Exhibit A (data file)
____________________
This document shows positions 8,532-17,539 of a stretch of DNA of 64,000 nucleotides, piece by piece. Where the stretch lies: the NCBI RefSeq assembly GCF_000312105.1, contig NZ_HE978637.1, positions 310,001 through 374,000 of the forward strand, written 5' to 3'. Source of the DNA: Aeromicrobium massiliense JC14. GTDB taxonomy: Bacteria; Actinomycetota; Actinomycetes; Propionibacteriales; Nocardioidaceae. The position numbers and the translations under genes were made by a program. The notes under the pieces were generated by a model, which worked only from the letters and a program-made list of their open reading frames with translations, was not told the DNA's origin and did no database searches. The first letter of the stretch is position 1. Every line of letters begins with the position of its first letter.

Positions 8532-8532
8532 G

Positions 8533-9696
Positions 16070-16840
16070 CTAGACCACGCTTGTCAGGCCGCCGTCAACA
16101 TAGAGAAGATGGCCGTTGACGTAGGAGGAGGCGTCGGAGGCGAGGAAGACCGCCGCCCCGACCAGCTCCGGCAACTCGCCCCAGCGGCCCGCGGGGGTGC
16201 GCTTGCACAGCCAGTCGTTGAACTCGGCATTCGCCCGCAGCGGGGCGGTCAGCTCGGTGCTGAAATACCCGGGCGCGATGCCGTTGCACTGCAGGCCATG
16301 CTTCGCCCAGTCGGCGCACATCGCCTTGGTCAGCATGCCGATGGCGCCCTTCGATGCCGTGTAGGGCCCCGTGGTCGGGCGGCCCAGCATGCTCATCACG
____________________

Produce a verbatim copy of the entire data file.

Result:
This document shows positions 8,532-17,539 of a stretch of DNA of 64,000 nucleotides, piece by piece. Where the stretch lies: the NCBI RefSeq assembly GCF_000312105.1, contig NZ_HE978637.1, positions 310,001 through 374,000 of the forward strand, written 5' to 3'. Source of the DNA: Aeromicrobium massiliense JC14. GTDB taxonomy: Bacteria; Actinomycetota; Actinomycetes; Propionibacteriales; Nocardioidaceae. The position numbers and the translations under genes were made by a program. The notes under the pieces were generated by a model, which worked only from the letters and a program-made list of their open reading frames with translations, was not told the DNA's origin and did no database searches. The first letter of the stretch is position 1. Every line of letters begins with the position of its first letter.

Positions 8532-8532
8532 G

Positions 8533-9696
Positions 16070-16840
16070 CTAGACCACGCTTGTCAGGCCGCCGTCAACA
16101 TAGAGAAGATGGCCGTTGACGTAGGAGGAGGCGTCGGAGGCGAGGAAGACCGCCGCCCCGACCAGCTCCGGCAACTCGCCCCAGCGGCCCGCGGGGGTGC
16201 GCTTGCACAGCCAGTCGTTGAACTCGGCATTCGCCCGCAGCGGGGCGGTCAGCTCGGTGCTGAAATACCCGGGCGCGATGCCGTTGCACTGCAGGCCATG
16301 CTTCGCCCAGTCGGCGCACATCGCCTTGGTCAGCATGCCGATGGCGCCCTTCGATGCCGTGTAGGGCCCCGTGGTCGGGCGGCCCAGCATGCTCATCACG